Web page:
Avion Unmanned is bringing drone power to local public utility companies. A subsidiary of defense contractor Avion Solutions, Avion Unmanned provides operational support and training to industries adopting drone technology for the first time – and Huntsville Utilities are their latest client.
While drones are widely used in Asia for utility applications such as power line stringing, and throughout Asia and Europe to monitor infrastructure for vegetation encroachment or other potential problems, regulations have made it difficult for widespread adoption of drone technology in the utilities sector here in the US. Avion Unmanned is working to overcome the hurdles for utility companies, and set the standard for drone operations in the sector.
“Avion Unmanned is setting the standard for developing a UAS or drone utility program that includes topics on conducting operations, UAS operator qualifications, visual observer qualifications, and training requirements,” says the company. “Along with this, Avion Unmanned wants to identify the potential paths for a utility to take in order to employ drones in the field, and maintain a high level of safety that will reduce costs to utility customers and decrease risk across the board.”
Avion worked with the Department of Energy (DOE)and Oak Ridge National Laboratory (ORNL) to develop the DOE technical publication titled “An Early Survey of Best Practices for the Use of Unmanned Aerial Systems by the Electric Utility Industry.” Avion and Huntsville Utilities have partnered on a proposal to the American Public Power Association (APPA) for a Demonstration of Energy and Efficiency Developments (DEED) grant to research the feasibility of unmanned aircraft systems’ use in the Public Utility Industry.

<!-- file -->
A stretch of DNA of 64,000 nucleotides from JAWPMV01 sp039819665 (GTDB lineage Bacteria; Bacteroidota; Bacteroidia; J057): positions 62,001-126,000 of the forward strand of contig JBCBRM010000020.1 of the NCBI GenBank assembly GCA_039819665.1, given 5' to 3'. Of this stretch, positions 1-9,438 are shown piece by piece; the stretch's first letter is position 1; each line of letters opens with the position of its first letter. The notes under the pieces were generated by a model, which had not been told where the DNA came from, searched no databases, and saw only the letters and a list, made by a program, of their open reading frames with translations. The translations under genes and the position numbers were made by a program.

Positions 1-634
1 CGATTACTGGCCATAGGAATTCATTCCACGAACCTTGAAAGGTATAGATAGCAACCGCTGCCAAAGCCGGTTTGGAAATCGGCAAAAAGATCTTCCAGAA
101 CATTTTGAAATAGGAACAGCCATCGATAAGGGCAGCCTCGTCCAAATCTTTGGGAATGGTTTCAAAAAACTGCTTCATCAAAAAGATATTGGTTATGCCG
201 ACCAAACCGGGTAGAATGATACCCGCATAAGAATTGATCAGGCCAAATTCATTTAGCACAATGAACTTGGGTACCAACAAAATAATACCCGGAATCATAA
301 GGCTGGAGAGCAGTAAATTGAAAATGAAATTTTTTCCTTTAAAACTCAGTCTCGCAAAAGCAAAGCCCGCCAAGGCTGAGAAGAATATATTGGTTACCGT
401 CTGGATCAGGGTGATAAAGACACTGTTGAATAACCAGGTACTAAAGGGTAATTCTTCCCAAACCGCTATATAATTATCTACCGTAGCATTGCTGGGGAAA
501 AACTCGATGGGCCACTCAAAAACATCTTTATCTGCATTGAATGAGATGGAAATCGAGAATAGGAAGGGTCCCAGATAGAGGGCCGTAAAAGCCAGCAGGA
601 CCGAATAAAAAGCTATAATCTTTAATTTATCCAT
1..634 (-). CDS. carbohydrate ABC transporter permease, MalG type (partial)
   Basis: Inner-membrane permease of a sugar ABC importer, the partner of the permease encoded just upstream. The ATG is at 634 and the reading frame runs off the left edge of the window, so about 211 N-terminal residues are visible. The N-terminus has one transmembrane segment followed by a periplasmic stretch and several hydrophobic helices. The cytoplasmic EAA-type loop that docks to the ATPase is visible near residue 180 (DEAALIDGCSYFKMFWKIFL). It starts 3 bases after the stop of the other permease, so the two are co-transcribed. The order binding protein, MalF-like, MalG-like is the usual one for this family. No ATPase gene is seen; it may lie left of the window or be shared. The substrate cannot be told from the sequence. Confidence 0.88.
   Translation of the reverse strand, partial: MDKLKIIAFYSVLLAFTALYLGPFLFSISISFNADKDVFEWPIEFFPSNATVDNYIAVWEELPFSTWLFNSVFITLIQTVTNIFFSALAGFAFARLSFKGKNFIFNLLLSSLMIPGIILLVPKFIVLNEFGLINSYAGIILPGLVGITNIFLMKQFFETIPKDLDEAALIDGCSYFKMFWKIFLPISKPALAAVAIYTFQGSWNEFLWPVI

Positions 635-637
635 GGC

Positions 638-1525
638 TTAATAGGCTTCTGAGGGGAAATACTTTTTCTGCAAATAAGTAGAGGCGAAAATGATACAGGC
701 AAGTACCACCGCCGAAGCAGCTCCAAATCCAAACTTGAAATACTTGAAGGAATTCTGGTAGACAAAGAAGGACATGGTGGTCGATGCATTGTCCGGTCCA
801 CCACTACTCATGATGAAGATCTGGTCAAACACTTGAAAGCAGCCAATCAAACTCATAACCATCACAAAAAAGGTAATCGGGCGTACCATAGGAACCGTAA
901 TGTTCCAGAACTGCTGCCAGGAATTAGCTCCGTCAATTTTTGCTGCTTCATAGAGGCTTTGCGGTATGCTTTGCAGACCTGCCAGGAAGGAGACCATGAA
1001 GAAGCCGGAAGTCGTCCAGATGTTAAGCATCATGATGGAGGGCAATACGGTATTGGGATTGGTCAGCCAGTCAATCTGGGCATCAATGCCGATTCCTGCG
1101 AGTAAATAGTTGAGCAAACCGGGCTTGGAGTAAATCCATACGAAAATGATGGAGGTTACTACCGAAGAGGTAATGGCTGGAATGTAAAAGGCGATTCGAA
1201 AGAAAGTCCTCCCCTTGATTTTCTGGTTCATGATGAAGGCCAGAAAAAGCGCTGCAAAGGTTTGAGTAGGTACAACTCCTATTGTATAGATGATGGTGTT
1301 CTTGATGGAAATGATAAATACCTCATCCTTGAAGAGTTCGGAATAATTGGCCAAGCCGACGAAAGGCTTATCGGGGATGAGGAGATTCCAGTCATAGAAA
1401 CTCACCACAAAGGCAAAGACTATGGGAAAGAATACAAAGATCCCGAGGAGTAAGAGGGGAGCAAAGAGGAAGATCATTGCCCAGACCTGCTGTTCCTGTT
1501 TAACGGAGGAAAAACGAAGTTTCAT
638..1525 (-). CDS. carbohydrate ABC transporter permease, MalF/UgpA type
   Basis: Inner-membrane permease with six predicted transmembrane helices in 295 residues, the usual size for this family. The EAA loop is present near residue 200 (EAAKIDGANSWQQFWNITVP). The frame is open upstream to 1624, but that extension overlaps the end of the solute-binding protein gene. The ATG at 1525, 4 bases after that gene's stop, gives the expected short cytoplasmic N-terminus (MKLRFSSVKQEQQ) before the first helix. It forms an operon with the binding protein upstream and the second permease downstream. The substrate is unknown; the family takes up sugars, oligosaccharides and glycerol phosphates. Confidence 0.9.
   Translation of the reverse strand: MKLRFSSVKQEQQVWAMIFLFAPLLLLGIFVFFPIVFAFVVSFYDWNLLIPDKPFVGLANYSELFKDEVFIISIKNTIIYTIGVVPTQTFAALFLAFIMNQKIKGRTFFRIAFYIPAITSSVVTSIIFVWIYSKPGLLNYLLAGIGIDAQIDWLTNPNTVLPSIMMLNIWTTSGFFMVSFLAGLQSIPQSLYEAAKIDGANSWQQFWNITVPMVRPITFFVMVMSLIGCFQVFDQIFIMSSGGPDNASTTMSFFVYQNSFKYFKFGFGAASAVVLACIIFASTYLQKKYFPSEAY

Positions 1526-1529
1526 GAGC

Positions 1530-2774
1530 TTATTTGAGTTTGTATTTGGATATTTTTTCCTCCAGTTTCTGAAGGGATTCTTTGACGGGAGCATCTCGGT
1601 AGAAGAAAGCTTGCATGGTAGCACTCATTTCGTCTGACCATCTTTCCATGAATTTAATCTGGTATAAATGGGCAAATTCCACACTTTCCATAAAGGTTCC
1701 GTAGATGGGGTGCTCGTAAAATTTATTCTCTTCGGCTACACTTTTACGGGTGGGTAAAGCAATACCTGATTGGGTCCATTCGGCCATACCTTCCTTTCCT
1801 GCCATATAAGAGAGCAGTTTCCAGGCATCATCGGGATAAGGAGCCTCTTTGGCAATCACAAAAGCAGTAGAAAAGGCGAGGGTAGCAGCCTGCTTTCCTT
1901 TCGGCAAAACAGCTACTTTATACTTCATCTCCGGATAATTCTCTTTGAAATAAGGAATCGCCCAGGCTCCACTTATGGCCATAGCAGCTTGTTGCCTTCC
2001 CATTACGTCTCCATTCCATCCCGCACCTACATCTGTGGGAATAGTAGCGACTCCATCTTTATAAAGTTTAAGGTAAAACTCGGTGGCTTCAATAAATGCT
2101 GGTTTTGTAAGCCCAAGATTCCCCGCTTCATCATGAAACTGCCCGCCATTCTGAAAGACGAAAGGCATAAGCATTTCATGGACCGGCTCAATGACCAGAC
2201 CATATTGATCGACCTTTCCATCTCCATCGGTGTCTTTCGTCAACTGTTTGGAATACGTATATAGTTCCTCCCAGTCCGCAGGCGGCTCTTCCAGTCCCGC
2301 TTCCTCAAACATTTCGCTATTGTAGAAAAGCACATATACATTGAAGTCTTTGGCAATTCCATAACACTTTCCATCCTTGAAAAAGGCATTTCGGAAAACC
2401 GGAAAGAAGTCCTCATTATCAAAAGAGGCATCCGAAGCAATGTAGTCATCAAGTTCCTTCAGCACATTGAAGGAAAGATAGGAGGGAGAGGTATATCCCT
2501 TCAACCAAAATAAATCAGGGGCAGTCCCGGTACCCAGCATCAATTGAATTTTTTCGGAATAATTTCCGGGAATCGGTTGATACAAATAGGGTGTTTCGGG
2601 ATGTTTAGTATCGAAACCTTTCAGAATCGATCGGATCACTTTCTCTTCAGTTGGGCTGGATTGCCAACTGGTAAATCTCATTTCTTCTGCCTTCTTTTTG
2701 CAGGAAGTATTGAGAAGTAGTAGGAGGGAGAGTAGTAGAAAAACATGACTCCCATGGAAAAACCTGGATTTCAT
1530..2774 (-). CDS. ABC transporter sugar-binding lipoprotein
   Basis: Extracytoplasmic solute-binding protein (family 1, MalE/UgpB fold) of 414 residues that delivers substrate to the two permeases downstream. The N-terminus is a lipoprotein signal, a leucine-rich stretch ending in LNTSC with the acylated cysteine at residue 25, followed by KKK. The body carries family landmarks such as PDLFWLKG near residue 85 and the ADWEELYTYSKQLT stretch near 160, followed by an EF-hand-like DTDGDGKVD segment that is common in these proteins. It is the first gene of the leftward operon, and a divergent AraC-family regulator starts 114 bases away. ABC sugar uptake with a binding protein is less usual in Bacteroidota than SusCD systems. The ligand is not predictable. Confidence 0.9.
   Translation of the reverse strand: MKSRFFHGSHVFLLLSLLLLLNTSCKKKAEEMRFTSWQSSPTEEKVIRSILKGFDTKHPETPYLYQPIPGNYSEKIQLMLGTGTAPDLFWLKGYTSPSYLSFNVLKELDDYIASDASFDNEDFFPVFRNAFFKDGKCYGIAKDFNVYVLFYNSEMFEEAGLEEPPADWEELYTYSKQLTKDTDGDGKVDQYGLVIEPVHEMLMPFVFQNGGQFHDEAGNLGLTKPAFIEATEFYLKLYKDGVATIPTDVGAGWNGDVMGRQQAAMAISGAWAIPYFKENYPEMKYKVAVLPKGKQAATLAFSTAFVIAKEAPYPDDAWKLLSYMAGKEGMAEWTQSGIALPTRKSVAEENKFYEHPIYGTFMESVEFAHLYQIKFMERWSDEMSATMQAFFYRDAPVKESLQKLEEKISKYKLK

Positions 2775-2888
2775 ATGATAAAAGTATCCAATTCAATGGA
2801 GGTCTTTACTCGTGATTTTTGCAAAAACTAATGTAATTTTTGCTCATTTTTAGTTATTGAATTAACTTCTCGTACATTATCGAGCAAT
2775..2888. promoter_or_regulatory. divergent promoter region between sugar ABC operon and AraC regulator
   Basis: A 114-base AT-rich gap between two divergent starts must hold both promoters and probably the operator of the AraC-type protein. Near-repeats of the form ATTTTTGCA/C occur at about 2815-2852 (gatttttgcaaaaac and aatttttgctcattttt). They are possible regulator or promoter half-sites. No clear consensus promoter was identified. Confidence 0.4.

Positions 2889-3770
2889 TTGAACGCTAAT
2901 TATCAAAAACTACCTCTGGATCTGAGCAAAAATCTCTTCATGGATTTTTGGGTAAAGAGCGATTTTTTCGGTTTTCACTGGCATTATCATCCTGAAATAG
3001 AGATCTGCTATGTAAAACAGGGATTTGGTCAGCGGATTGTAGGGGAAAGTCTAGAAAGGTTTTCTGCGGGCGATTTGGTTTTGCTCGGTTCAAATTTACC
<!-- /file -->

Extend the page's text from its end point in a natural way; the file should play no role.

“The purpose of the DEED grant work is to provide APPA members with a resource for best practices for the use of unmanned aircraft,” the company explains. “This resource will include things like how to determine if your utility can support a UAS program, or if it is more feasible to contract drone operations. It will also discuss topics such as FAA regulations, safety standards, operational requirements and equipment that are reasonable for small to large utilities to anticipate utilizing.”
Utilities are one of the sectors in which drone technology can offer significant value. Often eliminating the need to send workers up in a cherry-picker to inspect potentially dangerous wires, drones offer major savings in time and cost to examine power lines, while minimizing the risk to the workforce. As companies like Avion Unmanned work to bring utility companies online with drone programs, both companies and consumers could benefit.
Miriam McNabb is the Editor-in-Chief of DRONELIFE and CEO of JobForDrones, a professional drone services marketplace, and a fascinated observer of the emerging drone industry and the regulatory environment for drones. Miriam has a degree from the University of Chicago and over 20 years of experience in high tech sales and marketing for new technologies.
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